From DMEK to DWEK
New technique requiring no donor tissue showing promise in the treatment of Fuchs’ dystrophy
Professor Friderich E Kruse MD
A technique combining Descemetorhexis without endothelial keratoplasty (DWEK) and a postoperative topical regimen of the rho-kinase (ROCK) inhibitor ripasudil (Glanatec, KOWA), is showing promise in the treatment of Fuchs’ dystrophy, said Professor Friderich E Kruse MD at the 10th EuCornea Congress in Paris France.
“The primary advantage of this technique is that you do not need a graft. A graft as we know is foreign tissue and has certain immunological disadvantages. There are also significant cost-savings with this technique,” said Prof Kruse, University of Erlangen-Nürnberg, Erlangen, Germany.
He noted that since the 1990s there has been a trend in the treatment of endothelial disease towards less invasive procedures that leave as much of the host cornea intact as possible. Procedures like Descemet’s stripping automated endothelial keratoplasty (DSAEK) ultra-thin DSAEK and Descemet’s membrane endothelial keratoplasty (DMEK) have therefore become standard treatments for bullous keratopathy and Fuchs’ dystrophy.
Continuing in that same evolutionary path, research now suggests, and clinical evidence supports, the feasibility of treating Fuchs’ endothelial dystrophy simply by performing a 4.0mm Descemetorhexis and allowing the corneal endothelium’s own natural healing ability to restore the missing tissue and provide a clear cornea. Moreover, the studies also show that the rho-kinase inhibitor, ripasudil, can enhance and speed up the corneal endothelium’s regeneration.
“We were all taught that corneal endothelial cells would not migrate or proliferate. But this not completely true. For example, if you look at DMEK grafts that are decentred or there is a gap between the graft and host endothelium, endothelial cells often migrate into the gap after a few months,” Prof Kruse said.
He added that several anecdotal reports have described cases of spontaneous corneal endothelium regeneration following accidental Descemetorhexes occurring during cataract surgery. Furthermore, research published by Gerrit Melles MD, has demonstrated that endothelial cells from the host and/or the graft would similarly migrate to fill the gap in eyes that have undergone quarter-DMEK grafts, although some eyes required rescue DMEK procedures.
Reports on several small series of Fuchs’ dystrophy patients undergoing primary DWEK have also shown varied results, with success rates ranging from no success in three eyes to 14 successes in 17 eyes. The early trials showed that the technique appeared to be successful in most eyes in studies where a 4.0mm Descemetorhexes was used.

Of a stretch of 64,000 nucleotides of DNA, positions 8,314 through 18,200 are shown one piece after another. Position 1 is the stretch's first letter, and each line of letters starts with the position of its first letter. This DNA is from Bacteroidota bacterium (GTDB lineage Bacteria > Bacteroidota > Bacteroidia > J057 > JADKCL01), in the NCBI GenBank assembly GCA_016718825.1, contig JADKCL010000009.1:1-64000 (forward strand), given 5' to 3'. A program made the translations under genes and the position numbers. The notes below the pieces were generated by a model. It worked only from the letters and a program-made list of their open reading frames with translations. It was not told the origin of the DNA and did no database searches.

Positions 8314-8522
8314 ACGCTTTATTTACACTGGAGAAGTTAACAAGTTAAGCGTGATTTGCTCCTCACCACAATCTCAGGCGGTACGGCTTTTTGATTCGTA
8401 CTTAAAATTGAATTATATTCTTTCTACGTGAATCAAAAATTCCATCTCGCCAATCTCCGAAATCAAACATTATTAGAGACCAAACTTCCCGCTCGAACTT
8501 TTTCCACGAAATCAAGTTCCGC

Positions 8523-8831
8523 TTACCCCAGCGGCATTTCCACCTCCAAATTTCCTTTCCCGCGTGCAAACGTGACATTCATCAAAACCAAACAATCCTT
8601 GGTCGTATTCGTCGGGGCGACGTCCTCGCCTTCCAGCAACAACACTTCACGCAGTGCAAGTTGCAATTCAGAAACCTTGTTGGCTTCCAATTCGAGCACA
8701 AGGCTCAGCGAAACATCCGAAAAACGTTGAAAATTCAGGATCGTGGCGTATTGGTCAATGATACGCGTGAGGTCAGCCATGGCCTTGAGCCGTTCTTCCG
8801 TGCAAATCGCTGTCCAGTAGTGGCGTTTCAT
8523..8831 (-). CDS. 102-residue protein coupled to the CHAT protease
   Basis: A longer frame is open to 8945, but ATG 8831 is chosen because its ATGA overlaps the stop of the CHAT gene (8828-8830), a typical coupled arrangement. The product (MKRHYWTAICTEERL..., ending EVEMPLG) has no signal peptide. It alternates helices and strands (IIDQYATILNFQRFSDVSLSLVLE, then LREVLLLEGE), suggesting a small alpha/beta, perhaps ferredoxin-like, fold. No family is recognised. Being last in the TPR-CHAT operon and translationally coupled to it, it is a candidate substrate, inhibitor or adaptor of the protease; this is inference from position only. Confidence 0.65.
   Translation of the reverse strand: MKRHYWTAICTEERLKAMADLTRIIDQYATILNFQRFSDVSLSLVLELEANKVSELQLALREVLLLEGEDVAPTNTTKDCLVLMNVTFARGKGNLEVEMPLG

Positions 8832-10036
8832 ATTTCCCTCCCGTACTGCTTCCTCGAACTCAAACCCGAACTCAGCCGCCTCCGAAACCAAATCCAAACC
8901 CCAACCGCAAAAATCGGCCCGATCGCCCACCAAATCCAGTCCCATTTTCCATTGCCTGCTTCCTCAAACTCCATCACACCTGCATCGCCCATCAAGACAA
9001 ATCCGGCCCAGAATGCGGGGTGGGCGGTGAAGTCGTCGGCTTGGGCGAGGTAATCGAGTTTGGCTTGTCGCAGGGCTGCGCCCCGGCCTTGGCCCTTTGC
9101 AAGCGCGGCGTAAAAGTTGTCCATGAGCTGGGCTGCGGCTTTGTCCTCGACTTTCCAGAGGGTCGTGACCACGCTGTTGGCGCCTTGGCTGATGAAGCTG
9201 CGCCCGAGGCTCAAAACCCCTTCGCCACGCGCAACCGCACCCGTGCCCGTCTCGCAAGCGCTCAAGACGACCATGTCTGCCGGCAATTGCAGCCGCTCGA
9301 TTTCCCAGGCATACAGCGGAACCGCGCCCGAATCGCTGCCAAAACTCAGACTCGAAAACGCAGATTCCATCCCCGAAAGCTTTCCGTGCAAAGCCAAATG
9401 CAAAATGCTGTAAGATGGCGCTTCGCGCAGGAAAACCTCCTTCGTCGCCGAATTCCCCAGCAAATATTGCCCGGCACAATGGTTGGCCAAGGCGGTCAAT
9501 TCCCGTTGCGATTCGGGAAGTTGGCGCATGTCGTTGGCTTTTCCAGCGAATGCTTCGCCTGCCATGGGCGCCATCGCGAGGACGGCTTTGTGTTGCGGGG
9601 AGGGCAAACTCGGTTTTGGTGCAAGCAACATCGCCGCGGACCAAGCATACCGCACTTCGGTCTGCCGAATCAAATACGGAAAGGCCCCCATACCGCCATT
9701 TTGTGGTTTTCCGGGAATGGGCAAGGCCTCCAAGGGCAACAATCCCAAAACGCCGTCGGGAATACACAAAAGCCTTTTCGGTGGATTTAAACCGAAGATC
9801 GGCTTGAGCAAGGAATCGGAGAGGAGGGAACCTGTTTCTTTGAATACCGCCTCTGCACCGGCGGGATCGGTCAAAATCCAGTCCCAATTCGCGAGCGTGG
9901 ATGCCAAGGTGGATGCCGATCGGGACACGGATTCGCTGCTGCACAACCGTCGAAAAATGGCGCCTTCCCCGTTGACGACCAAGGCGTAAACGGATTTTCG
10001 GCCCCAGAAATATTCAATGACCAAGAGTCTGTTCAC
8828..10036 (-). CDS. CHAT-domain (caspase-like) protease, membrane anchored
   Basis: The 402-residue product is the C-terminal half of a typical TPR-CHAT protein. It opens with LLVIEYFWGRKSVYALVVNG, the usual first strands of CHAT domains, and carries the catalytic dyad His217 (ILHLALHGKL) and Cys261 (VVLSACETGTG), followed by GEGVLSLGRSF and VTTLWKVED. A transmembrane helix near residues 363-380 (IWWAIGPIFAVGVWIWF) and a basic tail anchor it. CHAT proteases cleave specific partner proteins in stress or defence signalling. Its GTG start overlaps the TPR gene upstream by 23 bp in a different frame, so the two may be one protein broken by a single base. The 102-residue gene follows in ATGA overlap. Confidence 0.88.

The studies also suggest that the success of DWEK procedures is limited to the subtype of Fuchs’ dystrophy where the guttae is at the centre and there is good endothelium in the periphery. It is not effective for bullous keratopathy, where most of the endothelium is affected.
Drops for ocular hypertension improve endothelial re-growth
A more recent development in the DWEK technique has been the use of ripasudil eyedrops following surgery. Ripasudil is a rho-kinase inhibitor approved in Japan in 2016 in for the treatment of ocular hypertension and glaucoma. The Rho-associated protein kinase (ROCK) enzyme has two isoforms, ROCK-1 and Rock-2. They are activated in response to wounding or integrin stimuli and they play a critical role in cell adhesion, migration, proliferation, differentiation and apoptosis via modulation of the cytoskeleton.
In the laboratory, ripasudil, a ROCK-1 inhibitor, has been shown to promote corneal endothelial cell proliferation in cultured human cells and wound healing and corneal endothelium regeneration in an in vivo rabbit eye model.
Recent clinical trials are now appearing to bear out the laboratory findings regarding the potential value of the ROCK-inhibitor in eyes undergoing DWEK. For example, in a study involving 12 patients who underwent 4.0mm Descemetorhexes, a regimen of topical ripasudil treatment resulted in clear corneas in eyes where DWEK was not initially successful (Moloney et al, Cornea 2017;36:642-648).
A subsequent double-blind study involving 18 patients undergoing 4.0mm DWEK procedures showed that those receiving a two-week regimen of ripasudil eyedrops four times daily recovered vision significantly more quickly (4.6 weeks vs. 6.5 weeks, p<0.01) and had a statistically significantly higher average endothelial cell density than those who did not receive the eyedrops (Macsai et al, Cornea 2019; 38 :529-534) . Prof Kruse and his associates are now conducting a similar double-blind trial comparing outcomes of DWEK with and without ripasudil. He noted that the agent is not yet approved in Europe although a phase II multi-centre randomised controlled trial involving 60 patients undergoing DWEK is now in the planning stages. He commented that a disadvantage of DWEK is its long recovery period of up to four months, during which time vision is very poor. In contrast, a patient undergoing DMEK will generally recover the vision they had before surgery by one week after surgery. “After Descemet’s stripping, visual acuity goes down tremendously the patient only has hand movements and that is certainly something for both the doctors and the patients to consider when deciding whether to adopt this technique,” Prof Kruse said.